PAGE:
Cleveland's rebuild is going about as well as the last one (not good)

In 2010-11, the Cavaliers embarked on a rebuild. It went terribly until LeBron rescued them in 2014. It's happening again, but there's no savior this time.

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The Cleveland Cavaliers have now had two mainly lost years since LeBron James decamped for Los Angeles. This is pretty similar to what happened the last time LeBron left Ohio in 2010.

Frankly, it’s a little eerie. In 2010-11, the Cavaliers went 19-63. Last season, Cleveland went 19-63. In 2011-12, in a season shortened to 66 games due to the NBA lockout, the Cavaliers went 21-45. This season, in a season shortened to 65 games due to coronavirus, Cleveland went 19-46.

If history is any guide, the Cavs have more tough times ahead.

LeBron’s return in 2014 and Kyrie Irving’s budding stardom largely erased the four brutal years of the LeBronian interregnum — the 2016 championship made it all worth it. But there’s no obvious salvation this time around. Cleveland has not had the lottery luck it did in the early part of the decade, when it scored three No. 1 picks in four years (Kyrie, Anthony Bennett and Andrew Wiggins). That could change this year — the Cavaliers will have the second-best odds for the top pick, behind only the rival Warriors. However, the 2020 draft isn’t a Kyrie year. It might not even be a Wiggins year. Landing Anthony Edwards or LaMelo Ball isn’t a path to revival, necessarily.

Collin Sexton, the first post-LeBron lottery pick, came around in his second season and looks like a potent NBA-level scorer. But he is clearly not a point guard. That job belongs to rookie Darius Garland, for now. Let’s just say Cleveland hopes he has a big jump in his sophomore season. That’s a reasonable hope as the transition from college to the pros is toughest for point guards. It’s not a reasonable expectation — plenty of point guards like Garland wash out — but it’s a reasonable hope.

I remain of the opinion you always take the best player available in the draft, regardless of fit with the existing roster. It’s worth noting that both Edwards and Ball are guards, albeit bigger guards than Sexton or Garland. So if that Cavalier lottery luck does pay off, J.B. Bickerstaff’s job balancing minutes and expectations in the backcourt will be tough.

At the same time, it’s hard to say that the Cavs need size. Next year, barring a trade, they’ll have Kevin Love and probably Andre Drummond, who has a huge player option and will likely want to avoid free agency during a pandemic with massive likely impacts on the salary cap and teams’ willingness to commit big dollars to flawed players. Love struggled to adjust to a rebuild this season, clashing with deposed coach John Beilein. Bickerstaff is a calming influence, it would seem, and the Cavaliers will expect to be on an upswing instead of playing for the future exclusively. So perhaps Love and Drummond will be net assets in 2020-21, helping the kids along and filling talent gaps up front.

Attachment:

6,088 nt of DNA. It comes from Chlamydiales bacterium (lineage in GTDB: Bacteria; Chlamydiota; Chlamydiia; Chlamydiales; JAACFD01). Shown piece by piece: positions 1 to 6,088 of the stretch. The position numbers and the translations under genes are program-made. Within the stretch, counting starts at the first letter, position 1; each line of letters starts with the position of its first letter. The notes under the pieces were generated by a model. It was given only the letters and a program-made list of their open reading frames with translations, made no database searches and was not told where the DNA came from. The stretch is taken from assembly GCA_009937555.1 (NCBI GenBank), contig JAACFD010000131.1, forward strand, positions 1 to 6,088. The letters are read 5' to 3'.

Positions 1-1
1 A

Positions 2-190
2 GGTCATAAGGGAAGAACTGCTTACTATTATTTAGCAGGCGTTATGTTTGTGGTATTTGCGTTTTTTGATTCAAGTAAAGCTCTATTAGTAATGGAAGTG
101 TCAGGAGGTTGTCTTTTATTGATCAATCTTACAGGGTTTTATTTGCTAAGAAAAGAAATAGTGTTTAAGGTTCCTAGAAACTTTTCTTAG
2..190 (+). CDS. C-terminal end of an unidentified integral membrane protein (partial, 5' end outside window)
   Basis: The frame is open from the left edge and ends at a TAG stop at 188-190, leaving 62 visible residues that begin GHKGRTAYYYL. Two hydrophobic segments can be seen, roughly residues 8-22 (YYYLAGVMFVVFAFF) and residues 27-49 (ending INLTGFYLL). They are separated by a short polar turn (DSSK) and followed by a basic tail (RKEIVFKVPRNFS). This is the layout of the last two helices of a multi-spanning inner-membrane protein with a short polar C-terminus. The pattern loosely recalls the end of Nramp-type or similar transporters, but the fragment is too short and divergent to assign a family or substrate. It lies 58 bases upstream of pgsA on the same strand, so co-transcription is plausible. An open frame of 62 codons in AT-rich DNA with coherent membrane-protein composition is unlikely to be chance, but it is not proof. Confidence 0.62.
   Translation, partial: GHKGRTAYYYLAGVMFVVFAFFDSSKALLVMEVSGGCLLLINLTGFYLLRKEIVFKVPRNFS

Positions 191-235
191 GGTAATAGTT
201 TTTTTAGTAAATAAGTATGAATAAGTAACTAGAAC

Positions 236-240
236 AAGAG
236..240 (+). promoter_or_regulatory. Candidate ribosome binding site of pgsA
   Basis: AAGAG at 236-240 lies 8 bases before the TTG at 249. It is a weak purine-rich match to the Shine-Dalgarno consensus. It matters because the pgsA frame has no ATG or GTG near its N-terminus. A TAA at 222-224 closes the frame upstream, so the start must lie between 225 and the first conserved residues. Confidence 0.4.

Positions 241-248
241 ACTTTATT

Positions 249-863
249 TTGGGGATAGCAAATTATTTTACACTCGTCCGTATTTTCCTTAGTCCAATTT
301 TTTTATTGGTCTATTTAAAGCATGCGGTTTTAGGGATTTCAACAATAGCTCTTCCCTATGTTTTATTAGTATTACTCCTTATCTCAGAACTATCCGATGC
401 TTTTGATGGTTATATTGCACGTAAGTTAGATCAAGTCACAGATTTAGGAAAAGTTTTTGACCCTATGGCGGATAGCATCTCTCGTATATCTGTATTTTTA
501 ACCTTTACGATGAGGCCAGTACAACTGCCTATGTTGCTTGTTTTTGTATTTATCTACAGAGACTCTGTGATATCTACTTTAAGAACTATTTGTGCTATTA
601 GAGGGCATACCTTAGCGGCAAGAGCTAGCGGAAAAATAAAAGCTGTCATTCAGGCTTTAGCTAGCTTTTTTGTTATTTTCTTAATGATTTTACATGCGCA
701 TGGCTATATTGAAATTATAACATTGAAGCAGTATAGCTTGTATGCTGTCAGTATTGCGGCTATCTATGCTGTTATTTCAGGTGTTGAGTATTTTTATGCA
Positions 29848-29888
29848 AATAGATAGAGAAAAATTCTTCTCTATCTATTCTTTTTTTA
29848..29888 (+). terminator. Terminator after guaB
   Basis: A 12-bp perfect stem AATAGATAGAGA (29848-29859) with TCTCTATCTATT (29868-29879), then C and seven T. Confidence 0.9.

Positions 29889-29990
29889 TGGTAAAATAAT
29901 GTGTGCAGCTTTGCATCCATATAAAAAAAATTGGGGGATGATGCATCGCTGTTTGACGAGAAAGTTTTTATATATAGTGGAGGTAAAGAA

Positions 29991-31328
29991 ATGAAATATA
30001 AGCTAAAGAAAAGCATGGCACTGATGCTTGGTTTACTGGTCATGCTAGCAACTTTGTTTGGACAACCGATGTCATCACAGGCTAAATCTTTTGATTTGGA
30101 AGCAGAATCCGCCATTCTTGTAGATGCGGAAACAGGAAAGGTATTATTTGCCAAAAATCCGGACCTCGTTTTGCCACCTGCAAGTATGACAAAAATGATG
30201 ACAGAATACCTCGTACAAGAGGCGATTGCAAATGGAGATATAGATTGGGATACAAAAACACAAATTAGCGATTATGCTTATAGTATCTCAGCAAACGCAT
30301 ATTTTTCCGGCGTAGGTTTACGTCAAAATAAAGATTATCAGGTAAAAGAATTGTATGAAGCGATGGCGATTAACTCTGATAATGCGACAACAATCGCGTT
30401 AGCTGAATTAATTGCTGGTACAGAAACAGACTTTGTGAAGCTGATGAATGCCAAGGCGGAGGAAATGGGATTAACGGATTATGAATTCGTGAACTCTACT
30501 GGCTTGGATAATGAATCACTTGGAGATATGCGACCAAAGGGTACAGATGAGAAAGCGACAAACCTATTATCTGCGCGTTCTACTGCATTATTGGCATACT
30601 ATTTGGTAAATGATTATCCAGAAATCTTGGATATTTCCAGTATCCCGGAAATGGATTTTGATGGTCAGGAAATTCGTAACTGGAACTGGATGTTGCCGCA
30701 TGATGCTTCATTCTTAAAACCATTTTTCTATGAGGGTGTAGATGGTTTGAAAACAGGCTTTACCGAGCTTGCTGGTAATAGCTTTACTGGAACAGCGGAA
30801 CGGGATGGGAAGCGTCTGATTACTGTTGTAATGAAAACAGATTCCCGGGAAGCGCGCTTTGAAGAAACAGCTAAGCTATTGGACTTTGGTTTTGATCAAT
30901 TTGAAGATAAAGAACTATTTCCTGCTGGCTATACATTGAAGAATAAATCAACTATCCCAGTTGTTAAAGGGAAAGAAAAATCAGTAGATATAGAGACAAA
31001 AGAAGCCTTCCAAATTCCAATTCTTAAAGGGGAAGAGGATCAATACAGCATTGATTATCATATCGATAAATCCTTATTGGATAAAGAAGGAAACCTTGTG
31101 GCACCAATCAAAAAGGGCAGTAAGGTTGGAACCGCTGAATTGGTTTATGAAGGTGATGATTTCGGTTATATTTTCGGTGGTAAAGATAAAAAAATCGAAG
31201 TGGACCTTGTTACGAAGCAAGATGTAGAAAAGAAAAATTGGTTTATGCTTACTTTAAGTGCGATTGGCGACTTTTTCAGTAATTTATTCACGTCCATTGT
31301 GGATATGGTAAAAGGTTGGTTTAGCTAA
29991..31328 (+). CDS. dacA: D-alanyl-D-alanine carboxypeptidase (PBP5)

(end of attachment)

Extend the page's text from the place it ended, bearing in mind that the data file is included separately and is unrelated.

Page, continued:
But Love is certainly a stopgap — he’ll be out of Cleveland as soon as possible, and if Drummond has a good season his bill will come due in 2021. Cleveland can afford to pay him because it won’t be paying too many other veterans at that point. But as we learned from Detroit’s experiences at the 2020 trade deadline, an Andre Drummond on a huge contract is not the most attractive piece if you end up needing to move it.

The trouble is that Sexton, despite his solid season, is no Kyrie. And there is no LeBron-level free agent likely to come to Cleveland on a whim in 2021 or 2022 or anytime. The Cavaliers’ 2014-15 rebound wasn’t in any real way organic or replicable. This rebound is going to have to be different, and it’s probably going to take making the most out of the young players on the roster — not just Sexton and Garland but Cedi Osman, Kevin Porter and even Ante Zizic — and striking it rich in the draft one of these years. Landing one fine player isn’t enough, either: the Cavaliers were trash despite having Kyrie until LeBron and Love showed up. The Love-era Timberwolves and DeMarcus Cousins-era Kings are great examples of teams that had a single great draft pick and built nothing over time. The Anthony Davis-era Pelicans weren’t quite that bad, but they had ANTHONY DAVIS for seven years and won a single playoff series.

So really, without a Kyrie and with no chance of a LeBronian save, the Cavaliers are behind where they were circa 2012. No situation in the NBA is as bleak as that of the New York Knicks. But the Cavaliers are pretty close.

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